Tuesday, September 18, 2007

USA Women Need A New Coach

Greg Ryan is the coach of the USA women's World Cup team, and he thinks he's a great soccer tactician. He DELIBERATELY has the US playing a bonehead, boot the ball up to the forwards style. Like Sir Alex Ferguson is a fool for teaching his players to possess. Guus Hiddink -- clearly knows nothing about soccer. Ditto Klinsmann. All those managers have it wrong. Greg Ryan has the superior tactical knowledge -- he thinks.

So if someone asks you why the US team is playing such ugly soccer, you tell them: BECAUSE THEIR COACH IS AN IDIOT. He doesn't believe in technique or possession. Let's hope our team's pure talent lets them win the Cup despite their coach's 80s tactics.

FIFA.com: Direct US reflect new realities

With Wambach's 78 goals in 96 internationals, this reliance on her forward power seems to have its benefits, even if it provides a contrast with the days when Hamm, Tiffeny Milbrett and Joy Fawcett were moving the ball around the field in a short-passing style. According to coach Ryan, though, the new way is simply a reflection of an overall improvement in the level of the women's game worldwide. "The game has changed so much in the last seven or eight years," Ryan told FIFA.com ahead of the Group B leaders' game in Shanghai against Nigeria.

"Back then, you could get away with playing little passes all over the field and have success doing it. But in the modern game, a team that just knocks the ball around the middle of the park is going to get killed doing it,"
continued Ryan, who replaced 1991 world champion-turned-coach April Heinrichs in 2005 and signalled a shift from the technique-driven short-passing game to a more physical and direct style.

The only way
"If you spend all your time trying to look pretty, you're going to end up with big problems the other way," said Ryan, who lined up alongside Franz Beckenbauer and Carlos Alberto in his playing days with New York Cosmos. "We try to attack, exploit the space and turn it into goals," he said. "This is the only way to play now. Look at what happened to China when they were risking things right in front of their own goal against Brazil. They got stuffed 4-0."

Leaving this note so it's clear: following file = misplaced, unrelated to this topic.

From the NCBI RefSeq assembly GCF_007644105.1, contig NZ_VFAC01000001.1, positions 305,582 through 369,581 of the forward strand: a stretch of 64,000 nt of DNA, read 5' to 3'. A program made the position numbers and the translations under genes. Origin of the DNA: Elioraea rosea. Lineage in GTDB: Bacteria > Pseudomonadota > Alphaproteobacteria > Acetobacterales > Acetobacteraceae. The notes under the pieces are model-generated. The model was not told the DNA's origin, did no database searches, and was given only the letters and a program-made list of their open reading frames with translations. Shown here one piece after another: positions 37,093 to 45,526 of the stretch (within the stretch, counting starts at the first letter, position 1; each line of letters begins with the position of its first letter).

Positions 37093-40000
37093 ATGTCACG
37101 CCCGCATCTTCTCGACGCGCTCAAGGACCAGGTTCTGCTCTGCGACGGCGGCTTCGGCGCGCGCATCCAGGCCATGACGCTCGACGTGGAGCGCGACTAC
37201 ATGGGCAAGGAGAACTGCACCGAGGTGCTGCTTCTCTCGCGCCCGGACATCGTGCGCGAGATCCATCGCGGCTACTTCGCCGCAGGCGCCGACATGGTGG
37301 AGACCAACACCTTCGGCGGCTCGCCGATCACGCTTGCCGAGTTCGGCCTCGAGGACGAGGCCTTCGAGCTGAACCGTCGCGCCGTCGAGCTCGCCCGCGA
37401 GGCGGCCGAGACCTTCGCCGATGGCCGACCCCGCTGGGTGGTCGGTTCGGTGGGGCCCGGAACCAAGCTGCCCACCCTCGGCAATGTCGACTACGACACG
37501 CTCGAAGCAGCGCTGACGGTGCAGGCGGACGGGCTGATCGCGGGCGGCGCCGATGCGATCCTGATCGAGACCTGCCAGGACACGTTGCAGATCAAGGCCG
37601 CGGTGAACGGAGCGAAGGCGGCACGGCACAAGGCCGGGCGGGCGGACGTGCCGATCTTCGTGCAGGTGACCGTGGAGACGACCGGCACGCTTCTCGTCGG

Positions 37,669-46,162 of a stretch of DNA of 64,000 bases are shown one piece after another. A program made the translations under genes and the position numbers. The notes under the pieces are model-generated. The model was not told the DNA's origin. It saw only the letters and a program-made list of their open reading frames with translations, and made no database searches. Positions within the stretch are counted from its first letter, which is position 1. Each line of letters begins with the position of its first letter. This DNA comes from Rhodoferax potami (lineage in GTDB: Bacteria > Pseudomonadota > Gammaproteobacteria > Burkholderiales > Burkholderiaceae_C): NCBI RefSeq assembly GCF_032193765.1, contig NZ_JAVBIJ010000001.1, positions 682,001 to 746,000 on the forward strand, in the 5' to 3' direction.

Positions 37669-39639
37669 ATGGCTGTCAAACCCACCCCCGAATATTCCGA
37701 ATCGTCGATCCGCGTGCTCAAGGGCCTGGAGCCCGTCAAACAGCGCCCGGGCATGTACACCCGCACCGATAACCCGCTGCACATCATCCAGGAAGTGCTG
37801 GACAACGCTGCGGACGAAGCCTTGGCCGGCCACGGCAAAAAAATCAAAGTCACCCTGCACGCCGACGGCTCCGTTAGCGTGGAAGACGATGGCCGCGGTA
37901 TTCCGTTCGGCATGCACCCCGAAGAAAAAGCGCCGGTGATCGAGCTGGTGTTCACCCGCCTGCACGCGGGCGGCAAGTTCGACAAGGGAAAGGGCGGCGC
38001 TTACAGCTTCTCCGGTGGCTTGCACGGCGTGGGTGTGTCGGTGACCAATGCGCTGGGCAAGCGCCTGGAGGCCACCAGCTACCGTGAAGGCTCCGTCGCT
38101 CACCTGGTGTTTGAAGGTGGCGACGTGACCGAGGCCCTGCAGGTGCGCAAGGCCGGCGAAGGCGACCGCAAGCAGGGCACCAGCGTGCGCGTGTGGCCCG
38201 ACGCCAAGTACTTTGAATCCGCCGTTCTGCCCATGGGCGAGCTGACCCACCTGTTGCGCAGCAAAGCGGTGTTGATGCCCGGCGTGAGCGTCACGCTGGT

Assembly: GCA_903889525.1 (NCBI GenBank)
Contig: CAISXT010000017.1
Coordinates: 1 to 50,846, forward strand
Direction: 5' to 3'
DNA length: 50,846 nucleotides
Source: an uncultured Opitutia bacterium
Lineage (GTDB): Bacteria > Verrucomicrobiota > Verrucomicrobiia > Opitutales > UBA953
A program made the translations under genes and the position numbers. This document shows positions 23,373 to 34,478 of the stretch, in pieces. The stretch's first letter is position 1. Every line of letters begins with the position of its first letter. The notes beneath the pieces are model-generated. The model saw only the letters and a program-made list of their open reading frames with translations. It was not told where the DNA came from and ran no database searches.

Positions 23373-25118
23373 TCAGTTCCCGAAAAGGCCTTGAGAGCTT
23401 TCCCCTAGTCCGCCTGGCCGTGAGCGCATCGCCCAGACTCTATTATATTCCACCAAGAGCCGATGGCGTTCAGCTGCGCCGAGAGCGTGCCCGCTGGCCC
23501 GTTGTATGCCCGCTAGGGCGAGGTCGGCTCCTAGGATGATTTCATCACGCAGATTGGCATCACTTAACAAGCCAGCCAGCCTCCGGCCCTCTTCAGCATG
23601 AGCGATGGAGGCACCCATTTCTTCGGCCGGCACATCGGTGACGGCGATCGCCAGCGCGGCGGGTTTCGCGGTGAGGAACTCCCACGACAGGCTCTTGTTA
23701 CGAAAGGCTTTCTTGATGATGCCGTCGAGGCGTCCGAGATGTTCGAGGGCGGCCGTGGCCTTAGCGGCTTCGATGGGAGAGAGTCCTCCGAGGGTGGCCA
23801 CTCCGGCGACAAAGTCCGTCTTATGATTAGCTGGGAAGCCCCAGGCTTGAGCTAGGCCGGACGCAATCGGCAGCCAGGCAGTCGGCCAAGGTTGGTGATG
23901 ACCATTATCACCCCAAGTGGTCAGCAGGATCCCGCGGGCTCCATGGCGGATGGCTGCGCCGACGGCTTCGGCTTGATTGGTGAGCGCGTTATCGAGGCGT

Wambach's second goal against the Swedes, her third in two matches, was as direct as you will see - a long ball from Lilly in midfield, controlled with the chest and hit ferociously on the half-volley. Far from ugly or overly simple, the strike was an artistic and elegant statement about the efficiency that has crept into the women's game.

Far from the backward step that some have labelled it, USA's new direct style speaks to improvements across the board - largely inspired by the Americans' previous dominance. But opponents and fellow contenders like Brazil, Germany, and Korea DPR, who still play an attractive short-passing game, would be mistaken if they thought the Americans had become a one-trick pony.

"Every game is different," said Lilly, who has seen it all in a career spanning nearly 20 years. "If we get something out of going up over the top, then we'll do that. But if we can get the ball down and move it around and beat a team that way, that would be great too." As the women's game undergoes undeniable changes and rapid shifts - all visible here in China - USA's desire to be the best is the same as it ever was.